Mental Health


Improve Medicare Beneficiaries’ Access to Clinical Social Work Services


According to the Substance Abuse and Mental Health Services Administration (SAMHSA), clinical social workers (CSWs) are the largest group of mental health services providers in the United States. There are more clinically trained social workers—over 200,000—than psychiatrists, psychologists, and psychiatric nurses combined.1 Federal law recognizes social work as one of five core mental health professions.2

CSWs have a graduate degree (master’s or doctorate) in social work, two years of postgraduate supervised experience in a clinical setting, and a clinical license in their state of practice. Third-party payers, including Medicare, reimburse CSWs for the diagnosis and treatment of mental illness. CSWs use a holistic approach in providing mental health and other services to Medicare beneficiaries, focusing on biological, psychological, and social factors.

Medicare Restrictions And Reimbursement Issues For CSWS

Access to Adequate Reimbursement Rates for CSWs:

CSWs are one of three mental health professions that provide psychotherapy services for Medicare beneficiaries. Medicare reimburses CSWs at only 75% of the rate reimbursed to psychiatrists and psychologists. This rate is even lower than the 85% other nonphysician practitioners (such as physical therapists, physicians assistants, and occupational therapists) are reimbursed. This discrepancy deters CSWs from becoming Medicare providers, which, given the shortage of mental health providers and the growing need for mental health services, poses a barrier to Medicare beneficiaries’ health and well-being. The reimbursement for CSWs needs to be addressed and updated to the rate of 85% of the physician fee schedule.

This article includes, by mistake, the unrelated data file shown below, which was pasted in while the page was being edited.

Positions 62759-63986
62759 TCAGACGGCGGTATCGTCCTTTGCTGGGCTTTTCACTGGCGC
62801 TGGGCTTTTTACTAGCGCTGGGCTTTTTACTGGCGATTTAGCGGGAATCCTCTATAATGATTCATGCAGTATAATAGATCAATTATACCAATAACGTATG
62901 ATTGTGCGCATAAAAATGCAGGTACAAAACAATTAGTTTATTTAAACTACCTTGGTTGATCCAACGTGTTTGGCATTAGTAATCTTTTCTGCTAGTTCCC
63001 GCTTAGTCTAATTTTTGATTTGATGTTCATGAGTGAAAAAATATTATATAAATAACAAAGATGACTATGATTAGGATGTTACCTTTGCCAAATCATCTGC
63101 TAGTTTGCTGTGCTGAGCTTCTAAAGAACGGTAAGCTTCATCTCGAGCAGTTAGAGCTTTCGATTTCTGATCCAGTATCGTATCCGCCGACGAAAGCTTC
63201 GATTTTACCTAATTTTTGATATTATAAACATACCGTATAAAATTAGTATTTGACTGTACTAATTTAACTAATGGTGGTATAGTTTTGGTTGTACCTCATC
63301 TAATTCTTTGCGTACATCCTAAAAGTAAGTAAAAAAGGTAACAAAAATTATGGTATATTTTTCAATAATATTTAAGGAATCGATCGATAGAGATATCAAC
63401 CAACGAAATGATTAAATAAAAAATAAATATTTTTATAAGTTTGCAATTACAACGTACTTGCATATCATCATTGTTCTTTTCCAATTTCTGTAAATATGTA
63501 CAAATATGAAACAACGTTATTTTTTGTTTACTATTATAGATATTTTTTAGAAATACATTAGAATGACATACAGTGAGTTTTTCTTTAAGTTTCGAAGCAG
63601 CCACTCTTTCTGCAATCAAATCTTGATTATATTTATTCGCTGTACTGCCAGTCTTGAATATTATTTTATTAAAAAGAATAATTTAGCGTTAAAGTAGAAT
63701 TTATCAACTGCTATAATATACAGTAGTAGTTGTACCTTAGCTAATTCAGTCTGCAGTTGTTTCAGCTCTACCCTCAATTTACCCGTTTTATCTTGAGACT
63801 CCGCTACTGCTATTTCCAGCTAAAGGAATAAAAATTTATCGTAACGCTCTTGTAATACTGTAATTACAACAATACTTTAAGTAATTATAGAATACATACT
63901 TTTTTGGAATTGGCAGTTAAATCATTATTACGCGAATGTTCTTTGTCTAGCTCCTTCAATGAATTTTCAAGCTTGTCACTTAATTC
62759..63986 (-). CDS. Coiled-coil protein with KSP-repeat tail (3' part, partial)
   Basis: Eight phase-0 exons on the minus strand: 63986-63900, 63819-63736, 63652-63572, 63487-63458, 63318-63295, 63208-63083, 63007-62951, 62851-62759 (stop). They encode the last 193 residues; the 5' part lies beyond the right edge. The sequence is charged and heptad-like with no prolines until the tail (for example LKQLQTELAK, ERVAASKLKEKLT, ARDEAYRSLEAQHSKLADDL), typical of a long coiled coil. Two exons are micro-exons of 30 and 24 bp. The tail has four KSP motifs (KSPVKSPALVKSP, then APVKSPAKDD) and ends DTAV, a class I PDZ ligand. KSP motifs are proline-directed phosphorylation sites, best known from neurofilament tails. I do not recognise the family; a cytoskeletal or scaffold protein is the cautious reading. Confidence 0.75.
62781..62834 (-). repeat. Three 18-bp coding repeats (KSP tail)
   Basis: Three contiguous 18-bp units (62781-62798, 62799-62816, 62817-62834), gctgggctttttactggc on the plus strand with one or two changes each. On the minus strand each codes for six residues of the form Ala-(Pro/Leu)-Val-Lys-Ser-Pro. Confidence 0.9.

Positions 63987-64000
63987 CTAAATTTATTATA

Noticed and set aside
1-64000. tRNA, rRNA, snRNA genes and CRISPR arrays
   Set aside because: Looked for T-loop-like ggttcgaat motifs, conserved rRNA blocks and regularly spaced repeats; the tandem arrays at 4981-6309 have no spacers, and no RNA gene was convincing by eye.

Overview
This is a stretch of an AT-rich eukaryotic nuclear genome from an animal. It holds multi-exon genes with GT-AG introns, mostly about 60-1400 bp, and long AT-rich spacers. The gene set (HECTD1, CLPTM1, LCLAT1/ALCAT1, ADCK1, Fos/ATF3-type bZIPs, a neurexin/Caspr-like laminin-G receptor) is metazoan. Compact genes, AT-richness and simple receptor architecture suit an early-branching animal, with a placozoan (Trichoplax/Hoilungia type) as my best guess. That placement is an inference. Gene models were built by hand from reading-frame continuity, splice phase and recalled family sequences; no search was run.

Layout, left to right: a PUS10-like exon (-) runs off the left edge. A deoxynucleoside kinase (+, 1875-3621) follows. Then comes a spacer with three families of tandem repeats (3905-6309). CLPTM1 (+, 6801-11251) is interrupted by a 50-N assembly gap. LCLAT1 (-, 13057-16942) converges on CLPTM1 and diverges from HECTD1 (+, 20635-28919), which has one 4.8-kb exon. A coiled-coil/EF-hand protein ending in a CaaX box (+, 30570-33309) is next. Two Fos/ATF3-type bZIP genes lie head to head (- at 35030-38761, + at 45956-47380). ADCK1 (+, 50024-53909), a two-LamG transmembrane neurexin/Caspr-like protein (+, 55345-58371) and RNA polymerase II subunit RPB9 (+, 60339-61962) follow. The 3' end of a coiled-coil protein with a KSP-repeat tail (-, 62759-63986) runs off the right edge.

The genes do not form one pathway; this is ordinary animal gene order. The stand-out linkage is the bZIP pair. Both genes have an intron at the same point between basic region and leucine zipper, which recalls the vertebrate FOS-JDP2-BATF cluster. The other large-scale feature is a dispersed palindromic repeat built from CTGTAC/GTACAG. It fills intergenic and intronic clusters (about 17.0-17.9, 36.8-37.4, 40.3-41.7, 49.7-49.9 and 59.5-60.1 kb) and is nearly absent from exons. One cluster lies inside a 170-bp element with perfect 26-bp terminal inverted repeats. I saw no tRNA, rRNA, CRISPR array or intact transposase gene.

Access to Mental Health Services for Residents of Skilled Nursing Facilities:

Although CSWs have the expertise and knowledge to provide quality care, they are currently unable to be reimbursed as independent Medicare Part B providers for mental health services delivered to beneficiaries receiving skilled nursing facility (SNF) services under Medicare Part A. This limits access to mental health care as well as continuity of care for Medicare beneficiaries who transfer from a setting where they receive mental health services from a CSW to a SNF, where they cannot receive such services. This can occur even if the beneficiary is moved within the same building, room, or bed.

Access to Services That Help Medicare Beneficiaries Cope with Medical Conditions:

Unlike psychologists and psychiatrists, CSWs are unable to bill Medicare Part B for critical health and behavior assessment and intervention (HBAI) services that help Medicare beneficiaries cope with the emotional and social concerns that arise because of a medical condition (such as a diagnosis of cancer or Alzheimer’s disease), and which are unrelated to a mental health condition. CSWs should have access to use the HBAI Current Procedural Terminology (CPT) codes and should be reimbursed by Medicare for services that benefit Medicare beneficiaries and that fall within CSWs’ scope of practice under state licensure laws.

Potential Policy Solutions

CSWs’ work is at the heart of a strengthened mental health treatment system. CSWs need to be included in Medicare Part B and be reimbursed at the same levels as other nonphysician practitioners. We urge Congress to

  • Promote payment for CSWs at the rate of 85% of the physician fee schedule to increase beneficiaries’ access to CSWs who are Medicare providers.
  • Introduce Medicare Beneficiary Mental Health Equity Act legislation to ensure Medicare beneficiaries have access to quality care provided by CSWs, including in SNFs.

1 Substance Abuse and Mental Health Services Administration. (2013). Behavioral health, United States, 2012 (HHS Publication No. SMA 13-4797).

2 Congressional Research Service. (2014). The Mental Health Workforce: A Primer.
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